However, he said no name had been chosen for the area. “It will not be like Greater London or Greater Tokyo because there is no one city at the heart of this megalopolis,” he said. “We cannot just name it after one of the existing cities.”
“It will help spread industry and jobs more evenly across the region and public services will also be distributed more fairly,” he added.
Mr Ma said that residents would be able to use universal rail cards and buy annual tickets to allow them to commute around the mega-city.
Twenty-nine rail lines, totalling 3,100 miles, will be added, cutting rail journeys around the urban area to a maximum of one hour between different city centres. According to planners, phone bills could also fall by 85 per cent and hospitals and schools will be improved.
“Residents will be able to choose where to get their services and will use the internet to find out which hospital, for example, is less busy,” said Mr Ma.
Pollution, a key problem in the Pearl River Delta because of its industrialisation, will also be addressed with a united policy, and the price of petrol and electricity could also be unified.
The southern conglomeration is intended to wrestle back a competitive advantage from the growing urban areas around Beijing and Shanghai.
By the end of the decade, China plans to move ever greater numbers into its cities, creating some city zones with 50 million to 100 million people and “small” city clusters of 10 million to 25 million.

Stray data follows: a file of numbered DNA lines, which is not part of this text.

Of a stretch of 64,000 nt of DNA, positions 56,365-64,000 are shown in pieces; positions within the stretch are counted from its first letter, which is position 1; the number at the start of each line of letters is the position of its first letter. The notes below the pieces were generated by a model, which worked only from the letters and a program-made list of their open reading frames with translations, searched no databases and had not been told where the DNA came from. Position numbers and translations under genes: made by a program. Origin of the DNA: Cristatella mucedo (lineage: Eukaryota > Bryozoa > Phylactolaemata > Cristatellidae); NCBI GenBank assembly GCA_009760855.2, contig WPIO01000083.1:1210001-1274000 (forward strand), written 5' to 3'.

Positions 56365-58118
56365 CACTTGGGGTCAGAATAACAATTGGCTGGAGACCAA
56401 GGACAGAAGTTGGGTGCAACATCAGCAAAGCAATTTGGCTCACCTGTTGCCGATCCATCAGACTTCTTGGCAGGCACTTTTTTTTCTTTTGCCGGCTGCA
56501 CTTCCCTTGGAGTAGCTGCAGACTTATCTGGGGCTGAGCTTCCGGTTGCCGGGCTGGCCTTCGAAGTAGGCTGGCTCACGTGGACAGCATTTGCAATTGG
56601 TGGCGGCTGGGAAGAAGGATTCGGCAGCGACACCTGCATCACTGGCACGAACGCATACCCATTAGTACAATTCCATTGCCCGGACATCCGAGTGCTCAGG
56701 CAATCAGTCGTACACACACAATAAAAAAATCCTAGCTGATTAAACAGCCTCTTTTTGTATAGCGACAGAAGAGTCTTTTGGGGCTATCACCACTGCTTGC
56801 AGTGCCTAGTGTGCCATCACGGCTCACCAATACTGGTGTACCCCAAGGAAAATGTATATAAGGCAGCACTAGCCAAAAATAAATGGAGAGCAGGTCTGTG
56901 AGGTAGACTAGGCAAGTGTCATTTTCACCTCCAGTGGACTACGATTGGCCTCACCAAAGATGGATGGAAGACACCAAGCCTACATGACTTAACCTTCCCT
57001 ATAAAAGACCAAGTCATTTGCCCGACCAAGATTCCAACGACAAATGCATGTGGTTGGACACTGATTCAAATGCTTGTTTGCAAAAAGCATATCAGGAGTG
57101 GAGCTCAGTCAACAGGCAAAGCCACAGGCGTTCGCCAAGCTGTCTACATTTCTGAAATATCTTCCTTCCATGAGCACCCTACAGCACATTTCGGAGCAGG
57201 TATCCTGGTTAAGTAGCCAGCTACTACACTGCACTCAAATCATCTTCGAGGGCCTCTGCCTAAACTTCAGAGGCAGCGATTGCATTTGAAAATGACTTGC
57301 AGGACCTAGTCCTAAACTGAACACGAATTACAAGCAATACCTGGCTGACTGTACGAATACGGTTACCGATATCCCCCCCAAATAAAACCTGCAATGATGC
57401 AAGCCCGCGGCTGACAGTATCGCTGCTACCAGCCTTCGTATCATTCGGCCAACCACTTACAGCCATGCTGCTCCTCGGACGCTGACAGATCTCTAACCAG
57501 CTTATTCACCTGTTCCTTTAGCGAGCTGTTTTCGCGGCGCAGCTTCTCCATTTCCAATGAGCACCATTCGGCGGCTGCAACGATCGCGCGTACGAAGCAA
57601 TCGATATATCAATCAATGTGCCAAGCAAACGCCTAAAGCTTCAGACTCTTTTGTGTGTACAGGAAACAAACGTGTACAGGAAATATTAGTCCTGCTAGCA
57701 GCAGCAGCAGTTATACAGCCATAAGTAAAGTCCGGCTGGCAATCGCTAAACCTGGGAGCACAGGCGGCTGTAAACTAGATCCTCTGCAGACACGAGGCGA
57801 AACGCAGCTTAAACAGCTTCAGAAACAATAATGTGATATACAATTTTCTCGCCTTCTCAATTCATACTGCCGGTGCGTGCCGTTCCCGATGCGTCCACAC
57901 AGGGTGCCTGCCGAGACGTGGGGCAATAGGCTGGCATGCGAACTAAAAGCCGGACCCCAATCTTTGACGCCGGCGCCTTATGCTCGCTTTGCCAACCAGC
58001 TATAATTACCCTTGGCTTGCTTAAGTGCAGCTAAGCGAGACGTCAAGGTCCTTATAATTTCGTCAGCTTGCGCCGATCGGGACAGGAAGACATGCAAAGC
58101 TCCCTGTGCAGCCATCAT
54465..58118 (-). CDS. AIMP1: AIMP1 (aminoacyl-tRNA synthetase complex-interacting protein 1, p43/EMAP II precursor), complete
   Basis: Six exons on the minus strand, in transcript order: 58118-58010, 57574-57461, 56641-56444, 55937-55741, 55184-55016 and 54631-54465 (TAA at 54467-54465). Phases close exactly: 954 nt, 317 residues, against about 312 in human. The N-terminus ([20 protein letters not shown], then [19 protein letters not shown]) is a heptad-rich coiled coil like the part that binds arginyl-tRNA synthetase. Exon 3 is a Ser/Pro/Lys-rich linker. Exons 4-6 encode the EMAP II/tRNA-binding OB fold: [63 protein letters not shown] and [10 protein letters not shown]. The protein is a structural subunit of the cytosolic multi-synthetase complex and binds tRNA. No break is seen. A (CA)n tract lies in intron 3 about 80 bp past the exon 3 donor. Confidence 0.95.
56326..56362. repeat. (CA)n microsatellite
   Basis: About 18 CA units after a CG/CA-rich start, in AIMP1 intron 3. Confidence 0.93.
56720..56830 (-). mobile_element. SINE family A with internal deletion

In the north, the area around Beijing and Tianjin, two of China’s most important cities, is being ringed with a network of high-speed railways that will create a super-urban area known as the Bohai Economic Rim. Its population could be as high as 260 million.
The process of merging the Bohai region has already begun with the connection of Beijing to Tianjing by a high speed railway that completes the 75 mile journey in less than half an hour, providing an axis around which to create a network of feeder cities.
As the process gathers pace, total investment in urban infrastructure over the next five years is expected to hit £685 billion, according to an estimate by the British Chamber of Commerce, with an additional £300 billion spend on high speed rail and £70 billion on urban transport.
Hat tip to the Telegraph
architecture, Engineering, new buildings
China, Dongguan, Foshan, Guangzhou, Huizhou, Jiangmen, mega-city, Shenzhen, Zhaoqing, Zhongshan, Zhuhai